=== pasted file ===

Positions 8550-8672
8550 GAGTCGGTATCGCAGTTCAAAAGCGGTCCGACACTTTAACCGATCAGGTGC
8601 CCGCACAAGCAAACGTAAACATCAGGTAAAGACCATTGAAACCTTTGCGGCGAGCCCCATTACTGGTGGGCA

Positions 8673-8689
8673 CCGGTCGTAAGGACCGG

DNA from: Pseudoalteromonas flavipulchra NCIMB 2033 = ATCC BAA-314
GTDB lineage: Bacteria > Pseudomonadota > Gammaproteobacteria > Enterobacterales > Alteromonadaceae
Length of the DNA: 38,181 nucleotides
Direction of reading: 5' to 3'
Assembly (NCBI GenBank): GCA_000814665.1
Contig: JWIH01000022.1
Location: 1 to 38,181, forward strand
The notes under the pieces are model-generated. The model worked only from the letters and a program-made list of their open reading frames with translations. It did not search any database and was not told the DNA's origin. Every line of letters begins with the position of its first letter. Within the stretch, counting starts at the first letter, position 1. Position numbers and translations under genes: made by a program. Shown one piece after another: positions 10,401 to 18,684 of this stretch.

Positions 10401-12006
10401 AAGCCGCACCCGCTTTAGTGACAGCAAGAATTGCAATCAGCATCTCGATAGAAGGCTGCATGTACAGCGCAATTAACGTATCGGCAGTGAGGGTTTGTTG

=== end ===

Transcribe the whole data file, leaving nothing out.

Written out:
Positions 8550-8672
8550 GAGTCGGTATCGCAGTTCAAAAGCGGTCCGACACTTTAACCGATCAGGTGC
8601 CCGCACAAGCAAACGTAAACATCAGGTAAAGACCATTGAAACCTTTGCGGCGAGCCCCATTACTGGTGGGCA

Positions 8673-8689
8673 CCGGTCGTAAGGACCGG

DNA from: Pseudoalteromonas flavipulchra NCIMB 2033 = ATCC BAA-314
GTDB lineage: Bacteria > Pseudomonadota > Gammaproteobacteria > Enterobacterales > Alteromonadaceae
Length of the DNA: 38,181 nucleotides
Direction of reading: 5' to 3'
Assembly (NCBI GenBank): GCA_000814665.1
Contig: JWIH01000022.1
Location: 1 to 38,181, forward strand
The notes under the pieces are model-generated. The model worked only from the letters and a program-made list of their open reading frames with translations. It did not search any database and was not told the DNA's origin. Every line of letters begins with the position of its first letter. Within the stretch, counting starts at the first letter, position 1. Position numbers and translations under genes: made by a program. Shown one piece after another: positions 10,401 to 18,684 of this stretch.

Positions 10401-12006
10401 AAGCCGCACCCGCTTTAGTGACAGCAAGAATTGCAATCAGCATCTCGATAGAAGGCTGCATGTACAGCGCAATTAACGTATCGGCAGTGAGGGTTTGTTG